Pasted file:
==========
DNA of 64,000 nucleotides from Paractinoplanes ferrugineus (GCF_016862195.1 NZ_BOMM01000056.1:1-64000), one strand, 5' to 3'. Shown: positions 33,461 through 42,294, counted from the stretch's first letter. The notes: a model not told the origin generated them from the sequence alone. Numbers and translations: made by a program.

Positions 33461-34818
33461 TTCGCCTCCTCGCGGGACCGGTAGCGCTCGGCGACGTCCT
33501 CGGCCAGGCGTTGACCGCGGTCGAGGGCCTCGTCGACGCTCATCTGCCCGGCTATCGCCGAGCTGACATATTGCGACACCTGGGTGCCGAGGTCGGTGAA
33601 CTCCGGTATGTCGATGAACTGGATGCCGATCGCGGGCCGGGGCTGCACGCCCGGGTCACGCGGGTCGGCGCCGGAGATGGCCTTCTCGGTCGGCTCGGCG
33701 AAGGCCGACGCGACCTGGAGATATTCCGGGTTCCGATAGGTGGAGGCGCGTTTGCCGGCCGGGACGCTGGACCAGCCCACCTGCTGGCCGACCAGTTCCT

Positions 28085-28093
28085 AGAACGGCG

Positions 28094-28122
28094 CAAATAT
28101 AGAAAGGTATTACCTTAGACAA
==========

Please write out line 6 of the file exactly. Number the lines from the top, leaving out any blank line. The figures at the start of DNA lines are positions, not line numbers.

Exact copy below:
33701 AAGGCCGACGCGACCTGGAGATATTCCGGGTTCCGATAGGTGGAGGCGCGTTTGCCGGCCGGGACGCTGGACCAGCCCACCTGCTGGCCGACCAGTTCCT